Third-party theft leaves investors vulnerable

Third-party theft leaves investors vulnerable

Investors with Argento Development Group, (ADG) have been waiting for more 5 years to try and regain stolen investment funds from Robert Rinehart.  The grand jury on Dec 5, 2012 accused Robert Rinehart of Argento Development Group (ADG), of 8 counts of wire fraud. His proceeds subject to civil forfeiture under title 18 U.S.C. § 981 9(a)(1)(c) and 28 U.S.C. §2461 (c).  It is alleged that Rinehart solicited investors to transfer funds into an escrow account at Fidelity National Title Company under the control of ADG.  Argento Development Group LLC was filed as a corporate entity six years ago on Friday, June 15, 2007, according to public records.

The complaint filed on behalf of the investors by the Department of Justice assumes that Rinehart had intentionally conducted criminal activity to defraud investors for more than three years.  The U.S. District Attorney’s Office is asking the court to order a forfeiture of all proceeds and property as part of the sentence in the criminal case matter under the provisions of 28 U.S.C. §2461 (c).

Rinehart transferred the funds using the Federal Reserve System known as Fedwire.  Rinehart knowingly transferred investor funds from First Republic Bank, Palo Alto Ca, to his personal bank account at Bank of America in Saratoga, California.    

On six separate occasions Rinehart had transferred more than $76,000 into his personal account from one investor starting in Dec of 2007 ending in Jun 26, 2009. 

Date: transfer of funds

Amount of withdrawal




$12, 000









It was assumed that Rinehart intended to defraud his victims as early as 2007 when he started Argento Development Group (ADG).  Rinehart’s told investors they were going to be participating in purchasing, fixing-up, and reselling bank-owned real estate properties (REO). In 2008 Rinehart changed his investment strategy in order to hide garnered funds.  He told investors that he planned to invest in “new investment opportunities”.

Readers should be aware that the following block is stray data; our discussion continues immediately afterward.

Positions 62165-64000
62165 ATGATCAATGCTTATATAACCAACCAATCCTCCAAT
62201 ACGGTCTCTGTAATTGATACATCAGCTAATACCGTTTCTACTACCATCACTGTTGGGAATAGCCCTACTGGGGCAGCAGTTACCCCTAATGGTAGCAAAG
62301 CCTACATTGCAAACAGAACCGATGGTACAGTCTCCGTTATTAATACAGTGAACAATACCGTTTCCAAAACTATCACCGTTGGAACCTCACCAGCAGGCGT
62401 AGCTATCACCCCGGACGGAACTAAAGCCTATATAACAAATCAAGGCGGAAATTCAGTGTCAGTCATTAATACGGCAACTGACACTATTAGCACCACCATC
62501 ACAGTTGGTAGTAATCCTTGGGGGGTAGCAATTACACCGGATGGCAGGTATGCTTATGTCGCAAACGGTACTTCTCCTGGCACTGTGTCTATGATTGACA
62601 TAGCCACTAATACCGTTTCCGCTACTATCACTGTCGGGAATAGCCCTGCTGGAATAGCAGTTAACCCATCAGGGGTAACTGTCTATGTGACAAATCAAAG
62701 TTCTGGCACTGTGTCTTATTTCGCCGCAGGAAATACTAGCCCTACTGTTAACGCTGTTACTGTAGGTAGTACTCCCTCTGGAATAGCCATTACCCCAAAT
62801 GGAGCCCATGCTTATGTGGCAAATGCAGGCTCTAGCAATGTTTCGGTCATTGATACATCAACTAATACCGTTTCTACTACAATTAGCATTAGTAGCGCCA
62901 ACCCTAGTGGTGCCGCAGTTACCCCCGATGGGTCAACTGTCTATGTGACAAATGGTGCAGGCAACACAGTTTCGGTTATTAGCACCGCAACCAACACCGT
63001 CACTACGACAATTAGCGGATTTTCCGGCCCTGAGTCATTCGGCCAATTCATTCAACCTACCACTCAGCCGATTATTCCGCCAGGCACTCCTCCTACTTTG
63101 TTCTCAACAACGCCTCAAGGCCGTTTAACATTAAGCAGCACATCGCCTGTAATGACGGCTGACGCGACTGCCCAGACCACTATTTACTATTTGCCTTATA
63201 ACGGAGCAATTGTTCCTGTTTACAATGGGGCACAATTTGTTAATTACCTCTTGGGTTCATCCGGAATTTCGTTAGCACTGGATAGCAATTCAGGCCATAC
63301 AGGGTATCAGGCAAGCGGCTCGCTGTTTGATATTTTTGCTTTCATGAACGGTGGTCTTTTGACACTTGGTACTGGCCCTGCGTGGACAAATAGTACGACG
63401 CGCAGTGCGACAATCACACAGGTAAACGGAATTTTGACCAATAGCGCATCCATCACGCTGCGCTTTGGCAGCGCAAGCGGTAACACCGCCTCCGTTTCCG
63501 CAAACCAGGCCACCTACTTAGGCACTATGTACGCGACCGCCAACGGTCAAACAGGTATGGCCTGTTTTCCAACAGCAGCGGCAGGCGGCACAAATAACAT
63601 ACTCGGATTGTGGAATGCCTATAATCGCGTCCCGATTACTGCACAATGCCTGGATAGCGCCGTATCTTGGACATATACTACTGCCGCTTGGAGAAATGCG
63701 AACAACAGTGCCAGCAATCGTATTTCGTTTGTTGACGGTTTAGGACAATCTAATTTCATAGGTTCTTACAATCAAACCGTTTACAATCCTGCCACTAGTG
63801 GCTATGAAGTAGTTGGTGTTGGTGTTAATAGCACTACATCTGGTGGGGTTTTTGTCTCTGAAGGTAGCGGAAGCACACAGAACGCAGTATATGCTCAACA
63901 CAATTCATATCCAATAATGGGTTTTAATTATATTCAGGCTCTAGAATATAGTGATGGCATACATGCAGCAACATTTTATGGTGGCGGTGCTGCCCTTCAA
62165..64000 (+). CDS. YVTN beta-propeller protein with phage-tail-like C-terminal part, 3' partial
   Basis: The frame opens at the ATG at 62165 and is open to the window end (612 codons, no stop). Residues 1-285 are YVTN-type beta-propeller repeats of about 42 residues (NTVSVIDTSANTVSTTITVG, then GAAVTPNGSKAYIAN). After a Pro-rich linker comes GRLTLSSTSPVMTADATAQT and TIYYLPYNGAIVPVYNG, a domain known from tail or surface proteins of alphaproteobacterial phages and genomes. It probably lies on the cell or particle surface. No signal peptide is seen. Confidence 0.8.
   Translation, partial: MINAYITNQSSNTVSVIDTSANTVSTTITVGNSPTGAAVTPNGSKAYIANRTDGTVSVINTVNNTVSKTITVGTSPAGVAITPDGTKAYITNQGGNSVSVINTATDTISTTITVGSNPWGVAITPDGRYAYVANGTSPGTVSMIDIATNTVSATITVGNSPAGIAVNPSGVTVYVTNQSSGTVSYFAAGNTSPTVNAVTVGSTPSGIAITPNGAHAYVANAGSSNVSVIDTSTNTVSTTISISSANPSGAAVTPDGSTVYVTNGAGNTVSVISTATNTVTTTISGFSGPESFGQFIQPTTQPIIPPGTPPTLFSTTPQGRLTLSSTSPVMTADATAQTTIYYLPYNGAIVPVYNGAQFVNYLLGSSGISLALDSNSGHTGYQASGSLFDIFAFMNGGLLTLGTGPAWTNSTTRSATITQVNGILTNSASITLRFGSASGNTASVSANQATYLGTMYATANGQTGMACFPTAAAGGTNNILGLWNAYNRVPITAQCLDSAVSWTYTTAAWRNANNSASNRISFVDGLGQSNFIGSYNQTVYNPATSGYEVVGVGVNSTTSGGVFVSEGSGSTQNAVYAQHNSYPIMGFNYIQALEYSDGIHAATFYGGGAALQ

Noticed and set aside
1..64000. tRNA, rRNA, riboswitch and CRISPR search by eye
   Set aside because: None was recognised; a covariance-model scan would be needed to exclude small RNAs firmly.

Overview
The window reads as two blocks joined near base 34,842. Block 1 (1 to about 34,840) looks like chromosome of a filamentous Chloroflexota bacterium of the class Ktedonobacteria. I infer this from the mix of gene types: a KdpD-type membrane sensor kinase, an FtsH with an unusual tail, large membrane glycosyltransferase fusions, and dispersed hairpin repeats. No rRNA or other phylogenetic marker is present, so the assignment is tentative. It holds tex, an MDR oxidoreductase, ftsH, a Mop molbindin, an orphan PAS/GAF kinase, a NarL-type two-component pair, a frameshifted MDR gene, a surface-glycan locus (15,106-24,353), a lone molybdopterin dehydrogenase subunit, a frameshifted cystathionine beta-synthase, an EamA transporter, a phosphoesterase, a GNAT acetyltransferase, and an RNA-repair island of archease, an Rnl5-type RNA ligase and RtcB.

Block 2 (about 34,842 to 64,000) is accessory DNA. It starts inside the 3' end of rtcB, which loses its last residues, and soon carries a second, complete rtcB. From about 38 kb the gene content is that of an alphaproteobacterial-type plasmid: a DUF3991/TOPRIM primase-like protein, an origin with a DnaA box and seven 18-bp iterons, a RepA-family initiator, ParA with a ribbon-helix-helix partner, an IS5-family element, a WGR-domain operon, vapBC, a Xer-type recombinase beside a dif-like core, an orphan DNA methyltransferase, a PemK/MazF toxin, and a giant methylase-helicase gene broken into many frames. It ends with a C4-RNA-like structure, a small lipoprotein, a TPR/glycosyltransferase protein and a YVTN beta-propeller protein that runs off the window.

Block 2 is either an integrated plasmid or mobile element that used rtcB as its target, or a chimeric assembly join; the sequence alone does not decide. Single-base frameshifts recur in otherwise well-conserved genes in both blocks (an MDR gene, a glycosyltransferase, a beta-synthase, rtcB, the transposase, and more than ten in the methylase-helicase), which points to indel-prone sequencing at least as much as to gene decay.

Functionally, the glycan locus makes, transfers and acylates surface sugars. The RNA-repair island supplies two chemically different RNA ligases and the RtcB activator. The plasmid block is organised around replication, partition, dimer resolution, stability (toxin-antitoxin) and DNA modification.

Rinehart claimed that he was investing in international banking, oil and gas with fixed income securities transactions.  Rinehart also claimed he was investing in mutual funds, bank trust departments and other independent brokers who advise and sell to retail and institutional bond investors.  This was only added as a secondary measure to throw off the investors as to what had actually taken place.

When faced with returning funds Rinehart emailed an investor stating, “The new transaction is nearly identical to the previous one that we put on hold so I am not going to go into the details of it.  All you need to know is that based on what has transpired over the last two weeks I anticipate having all of your money repaid fairly soon (four to eight weeks).” 

fed wire

It is believed that he continued to spend investment money from 2008 – 2011. Rinehart had sent numerous emails to clients telling them of bad investments, needing to add extra funds for new investments.  During this time however he was spending investor money for his own self interest.

The case against Rinehart is expected to continue throughout 2014, as the Department of Justice seeks to recover lost investments diverted by Rinehart

Read More:

Santa Cruz Patch (2012): Robert Rinehart Charged with $500,000 Fraud

Third-party theft leaves investors vulnerable was last modified: January 14th, 2019 by admin
Categories: Santa Clara